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My Yorkshire childhood - John Mitchell, Sowerby Bridge

PUBLISHED: 00:00 08 June 2013

Martin and John Mitchell

Martin and John Mitchell

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John Mitchell and twin brother Martin grew up in Sowerby Bridge, West Yorkshire against the frightening backdrop of war

Martin and John MitchellMartin and John Mitchell

It was late 1939. Hitler had started his aggression, but in a terrace house in Sowerby Bridge there was even greater anxiety. Two or three weeks earlier my parents had been told they were expecting identical twins.

We started life in an incubator at Halifax General Hospital but the double event really took off when we were taken home. My brother Martin was the eldest by 10 minutes and when it was feeding time mum used to have to loosely tie a ribbon round one of us. Why you ask?

The reason being that if grandparents or neighbours called, which was a frequent occurrence, she might be distracted and forget which one had been fed. I think on occasions she must have got it wrong, as I have always been very slightly heavier.

Right from the start up to leaving home at the age of 22 we did things together. We looked and dressed alike, same height and pretty much same weight. Our voices, mannerisms, interests, education and ability were all the same. It was utter confusion for those who didn’t know that the other existed, and equally so for one of us when stopped in the street by an unknown person.

School was Tuel Lane Primary School and the catchment area was the many streets of through-terrace and back-to-back houses that prevailed throughout the West Riding. Every so often the school had to retire to the air raid shelter in the playground for practice in case of an air raid. A particular delight was in the summer of 1945, at the time that became known as the ‘khaki election’ when Prime Minister Winston Churchill came up Tuel Lane in an open topped car on his way I suppose to Todmorden or Burnley to give a speech. All the school children were lined up against the railings and we waved enthusiastically at him. Even at five years old we knew about the war and of Churchill.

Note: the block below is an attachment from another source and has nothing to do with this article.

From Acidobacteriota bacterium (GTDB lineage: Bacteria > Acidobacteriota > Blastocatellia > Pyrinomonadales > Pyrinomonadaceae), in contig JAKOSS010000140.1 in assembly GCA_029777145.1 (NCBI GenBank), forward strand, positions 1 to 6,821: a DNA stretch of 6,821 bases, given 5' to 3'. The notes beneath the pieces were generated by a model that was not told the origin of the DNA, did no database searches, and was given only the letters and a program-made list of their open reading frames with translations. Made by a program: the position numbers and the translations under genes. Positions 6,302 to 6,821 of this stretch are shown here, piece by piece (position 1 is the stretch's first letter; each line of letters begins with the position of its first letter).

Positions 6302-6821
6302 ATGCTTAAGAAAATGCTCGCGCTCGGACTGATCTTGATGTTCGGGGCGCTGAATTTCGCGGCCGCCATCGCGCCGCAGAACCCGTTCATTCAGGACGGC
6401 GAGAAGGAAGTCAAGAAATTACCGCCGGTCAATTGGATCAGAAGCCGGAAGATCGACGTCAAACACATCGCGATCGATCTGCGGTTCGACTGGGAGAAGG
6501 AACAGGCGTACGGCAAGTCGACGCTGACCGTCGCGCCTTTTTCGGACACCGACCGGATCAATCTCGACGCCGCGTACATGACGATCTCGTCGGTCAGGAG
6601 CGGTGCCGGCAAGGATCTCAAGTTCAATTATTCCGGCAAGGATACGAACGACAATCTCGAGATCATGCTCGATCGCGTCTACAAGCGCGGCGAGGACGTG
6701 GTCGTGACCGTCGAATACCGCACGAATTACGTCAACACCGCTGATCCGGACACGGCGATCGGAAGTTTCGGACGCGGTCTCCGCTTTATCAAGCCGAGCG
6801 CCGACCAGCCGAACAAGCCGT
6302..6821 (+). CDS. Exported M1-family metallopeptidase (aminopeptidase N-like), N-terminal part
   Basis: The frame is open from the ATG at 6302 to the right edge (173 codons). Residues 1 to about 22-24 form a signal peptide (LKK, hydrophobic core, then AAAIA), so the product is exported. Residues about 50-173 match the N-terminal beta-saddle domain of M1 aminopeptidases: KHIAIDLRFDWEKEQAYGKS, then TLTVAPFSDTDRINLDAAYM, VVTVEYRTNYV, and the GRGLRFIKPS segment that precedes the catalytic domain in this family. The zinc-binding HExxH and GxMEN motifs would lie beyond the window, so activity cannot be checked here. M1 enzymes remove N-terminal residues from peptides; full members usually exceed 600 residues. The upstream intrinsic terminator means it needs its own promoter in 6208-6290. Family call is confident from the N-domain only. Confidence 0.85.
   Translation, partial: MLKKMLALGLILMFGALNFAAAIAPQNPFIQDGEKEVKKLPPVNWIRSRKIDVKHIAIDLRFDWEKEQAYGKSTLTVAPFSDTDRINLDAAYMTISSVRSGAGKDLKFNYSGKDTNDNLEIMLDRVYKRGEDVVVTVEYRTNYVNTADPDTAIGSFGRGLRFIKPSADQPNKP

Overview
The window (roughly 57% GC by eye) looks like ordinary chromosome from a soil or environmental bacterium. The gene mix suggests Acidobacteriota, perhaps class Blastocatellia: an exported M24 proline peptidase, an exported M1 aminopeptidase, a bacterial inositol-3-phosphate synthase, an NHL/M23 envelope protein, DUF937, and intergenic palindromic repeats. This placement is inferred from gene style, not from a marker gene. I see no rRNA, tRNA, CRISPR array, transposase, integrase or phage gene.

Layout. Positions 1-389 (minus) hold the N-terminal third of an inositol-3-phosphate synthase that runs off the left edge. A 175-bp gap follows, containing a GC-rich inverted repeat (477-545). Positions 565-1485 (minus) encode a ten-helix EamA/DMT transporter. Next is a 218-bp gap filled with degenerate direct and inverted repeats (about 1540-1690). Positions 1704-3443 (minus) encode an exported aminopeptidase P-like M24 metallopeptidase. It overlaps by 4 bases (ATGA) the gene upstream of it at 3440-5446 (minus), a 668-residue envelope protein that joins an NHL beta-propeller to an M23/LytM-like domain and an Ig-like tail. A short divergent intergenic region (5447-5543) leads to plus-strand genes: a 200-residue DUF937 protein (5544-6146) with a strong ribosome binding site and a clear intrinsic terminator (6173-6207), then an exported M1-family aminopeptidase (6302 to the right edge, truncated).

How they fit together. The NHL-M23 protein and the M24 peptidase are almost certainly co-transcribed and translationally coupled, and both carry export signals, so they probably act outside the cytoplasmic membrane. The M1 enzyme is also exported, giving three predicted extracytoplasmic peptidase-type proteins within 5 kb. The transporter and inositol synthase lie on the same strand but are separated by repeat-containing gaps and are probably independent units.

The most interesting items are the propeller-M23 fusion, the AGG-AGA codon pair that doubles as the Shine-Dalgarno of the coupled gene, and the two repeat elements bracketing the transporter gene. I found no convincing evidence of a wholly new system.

We had plenty of friends who in the main made their way to our house because there was plenty of room outside to play and there was always something to do. Dad had a third of an acre hen pen close by the house and adjoining was rough grassland with trees with the land then shelving sharply to the Rochdale Canal. The whole area was a kid’s paradise, although we were told sternly to keep away from the canal, even though we could swim. Further afield was Norland Moor, half an hour walk away. Saturday mornings would see a lot of children attend Junior Clubs at the nearest cinema.

On November 5th, the bonfire would be assembled in the middle of the stone sett street and every body gathered round. The lamp lighter would attend and light or repair the street gas lamps. Major road works would be roped off and lit with red glowing paraffin lamps. A night watchman would be in attendance all through the night and would have a little cabin and a brazier to keep him warm. The milkman and the coalman, up until the latter part of the 1940’s still delivered their goods by horse and cart, with the milkman ladling out the milk into the housewife’s jug.

The Scouts and the local Methodist church together with its youth club were the means of recreation, and in our town youth activities were very prominent.

I was in the Scouts for many years progressing through all sections and then as a leader, and I enjoyed every minute of it. Sowerby Bridge Urban District Council were keen to engage the youth and used to hold very formal junior civic balls at the Prince’s Hall, for young people from about 15 to 21.

My twin lives in Newark, and no, we did not pursue the same careers.

Today John, a retired environmental health officer, local artist and public speaker, lives in Meltham and has just published Meltham Past and Present, a book of 24 pen and ink sketches with narratives, £9.50, email c.jmitch22@btinternet.com for more information.

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